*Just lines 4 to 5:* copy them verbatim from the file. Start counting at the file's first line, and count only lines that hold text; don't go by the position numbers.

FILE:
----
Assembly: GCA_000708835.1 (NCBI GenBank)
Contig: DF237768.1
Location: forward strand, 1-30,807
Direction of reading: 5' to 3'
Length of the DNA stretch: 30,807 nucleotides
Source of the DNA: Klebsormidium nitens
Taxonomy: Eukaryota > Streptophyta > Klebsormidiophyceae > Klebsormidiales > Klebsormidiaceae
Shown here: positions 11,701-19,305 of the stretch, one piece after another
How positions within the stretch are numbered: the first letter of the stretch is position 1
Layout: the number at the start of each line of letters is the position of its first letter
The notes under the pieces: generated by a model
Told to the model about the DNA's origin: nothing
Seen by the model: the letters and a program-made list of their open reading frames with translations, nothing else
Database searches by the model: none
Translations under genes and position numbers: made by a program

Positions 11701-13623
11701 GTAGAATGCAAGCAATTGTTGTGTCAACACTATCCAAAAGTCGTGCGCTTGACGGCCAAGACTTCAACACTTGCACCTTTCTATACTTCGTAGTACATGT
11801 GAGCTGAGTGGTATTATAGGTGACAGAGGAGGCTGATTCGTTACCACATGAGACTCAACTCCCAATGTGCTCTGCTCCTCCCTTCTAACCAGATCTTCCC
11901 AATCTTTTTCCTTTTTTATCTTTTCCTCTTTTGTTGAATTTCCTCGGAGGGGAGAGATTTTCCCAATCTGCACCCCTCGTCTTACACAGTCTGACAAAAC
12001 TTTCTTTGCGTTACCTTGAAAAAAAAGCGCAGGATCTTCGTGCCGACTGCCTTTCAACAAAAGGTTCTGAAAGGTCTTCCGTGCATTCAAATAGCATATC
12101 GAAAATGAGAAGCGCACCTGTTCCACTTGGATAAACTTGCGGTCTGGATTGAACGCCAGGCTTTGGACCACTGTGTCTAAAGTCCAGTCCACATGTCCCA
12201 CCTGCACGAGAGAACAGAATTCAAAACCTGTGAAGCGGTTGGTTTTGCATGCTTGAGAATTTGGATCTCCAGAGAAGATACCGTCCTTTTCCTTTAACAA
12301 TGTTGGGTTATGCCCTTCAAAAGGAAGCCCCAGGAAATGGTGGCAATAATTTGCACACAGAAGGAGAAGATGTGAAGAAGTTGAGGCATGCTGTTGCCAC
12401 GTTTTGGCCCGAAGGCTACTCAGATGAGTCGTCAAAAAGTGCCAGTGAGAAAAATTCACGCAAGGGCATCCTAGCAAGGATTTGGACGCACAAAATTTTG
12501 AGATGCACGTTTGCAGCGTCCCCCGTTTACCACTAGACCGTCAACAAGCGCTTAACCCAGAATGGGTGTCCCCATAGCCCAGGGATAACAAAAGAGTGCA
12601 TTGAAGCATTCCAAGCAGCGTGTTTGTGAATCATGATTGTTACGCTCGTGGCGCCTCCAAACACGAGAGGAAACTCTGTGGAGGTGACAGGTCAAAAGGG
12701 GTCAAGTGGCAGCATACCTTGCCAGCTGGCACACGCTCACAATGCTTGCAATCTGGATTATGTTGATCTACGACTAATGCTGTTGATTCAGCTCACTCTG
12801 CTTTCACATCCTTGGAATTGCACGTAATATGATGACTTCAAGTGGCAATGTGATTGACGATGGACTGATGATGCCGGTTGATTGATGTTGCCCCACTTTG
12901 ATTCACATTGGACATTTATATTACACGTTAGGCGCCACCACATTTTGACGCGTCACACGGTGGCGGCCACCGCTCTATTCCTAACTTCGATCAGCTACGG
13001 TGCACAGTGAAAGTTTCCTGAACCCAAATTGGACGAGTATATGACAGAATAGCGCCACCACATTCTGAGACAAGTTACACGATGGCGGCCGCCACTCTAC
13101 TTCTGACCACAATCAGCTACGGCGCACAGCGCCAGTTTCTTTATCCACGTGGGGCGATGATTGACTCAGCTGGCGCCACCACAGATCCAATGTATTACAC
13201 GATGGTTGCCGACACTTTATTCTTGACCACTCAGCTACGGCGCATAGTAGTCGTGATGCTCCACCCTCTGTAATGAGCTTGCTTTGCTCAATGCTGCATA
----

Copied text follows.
Direction of reading: 5' to 3'
Length of the DNA stretch: 30,807 nucleotides